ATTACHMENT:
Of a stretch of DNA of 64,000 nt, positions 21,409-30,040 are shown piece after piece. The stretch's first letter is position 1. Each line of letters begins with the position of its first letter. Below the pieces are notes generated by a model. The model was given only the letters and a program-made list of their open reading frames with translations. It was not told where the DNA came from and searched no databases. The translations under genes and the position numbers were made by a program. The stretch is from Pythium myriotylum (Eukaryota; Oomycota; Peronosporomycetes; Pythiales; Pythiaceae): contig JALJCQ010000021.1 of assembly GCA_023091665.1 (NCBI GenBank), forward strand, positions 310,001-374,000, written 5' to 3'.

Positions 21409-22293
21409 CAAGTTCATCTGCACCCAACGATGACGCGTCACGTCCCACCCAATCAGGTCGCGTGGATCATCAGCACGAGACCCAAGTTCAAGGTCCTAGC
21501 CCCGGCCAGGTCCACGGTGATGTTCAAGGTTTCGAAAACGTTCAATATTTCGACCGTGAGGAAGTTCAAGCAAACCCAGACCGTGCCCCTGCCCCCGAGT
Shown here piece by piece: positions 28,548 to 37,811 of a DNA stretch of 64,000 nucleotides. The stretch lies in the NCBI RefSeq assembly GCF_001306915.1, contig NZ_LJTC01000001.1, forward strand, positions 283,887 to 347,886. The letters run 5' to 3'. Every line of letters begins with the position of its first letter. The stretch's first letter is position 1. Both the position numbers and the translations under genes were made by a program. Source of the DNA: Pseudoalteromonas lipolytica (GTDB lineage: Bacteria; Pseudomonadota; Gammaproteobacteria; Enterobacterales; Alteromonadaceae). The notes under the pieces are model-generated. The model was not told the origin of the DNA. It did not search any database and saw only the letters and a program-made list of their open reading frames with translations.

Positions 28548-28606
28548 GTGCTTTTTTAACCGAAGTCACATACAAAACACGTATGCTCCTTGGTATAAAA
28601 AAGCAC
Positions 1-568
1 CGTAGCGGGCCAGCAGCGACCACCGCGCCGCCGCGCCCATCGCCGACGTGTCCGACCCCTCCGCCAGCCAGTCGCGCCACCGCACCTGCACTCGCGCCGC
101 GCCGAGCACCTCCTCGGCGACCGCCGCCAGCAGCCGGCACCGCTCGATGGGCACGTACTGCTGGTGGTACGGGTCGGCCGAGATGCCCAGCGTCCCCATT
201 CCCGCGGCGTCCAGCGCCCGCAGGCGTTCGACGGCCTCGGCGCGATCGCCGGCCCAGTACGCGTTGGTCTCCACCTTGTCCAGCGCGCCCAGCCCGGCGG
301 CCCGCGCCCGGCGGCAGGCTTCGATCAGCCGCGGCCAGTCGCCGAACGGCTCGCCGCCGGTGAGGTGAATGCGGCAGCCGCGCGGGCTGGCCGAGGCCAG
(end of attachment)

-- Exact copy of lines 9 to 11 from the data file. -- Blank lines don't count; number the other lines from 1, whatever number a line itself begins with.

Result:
Positions 1-568
1 CGTAGCGGGCCAGCAGCGACCACCGCGCCGCCGCGCCCATCGCCGACGTGTCCGACCCCTCCGCCAGCCAGTCGCGCCACCGCACCTGCACTCGCGCCGC
101 GCCGAGCACCTCCTCGGCGACCGCCGCCAGCAGCCGGCACCGCTCGATGGGCACGTACTGCTGGTGGTACGGGTCGGCCGAGATGCCCAGCGTCCCCATT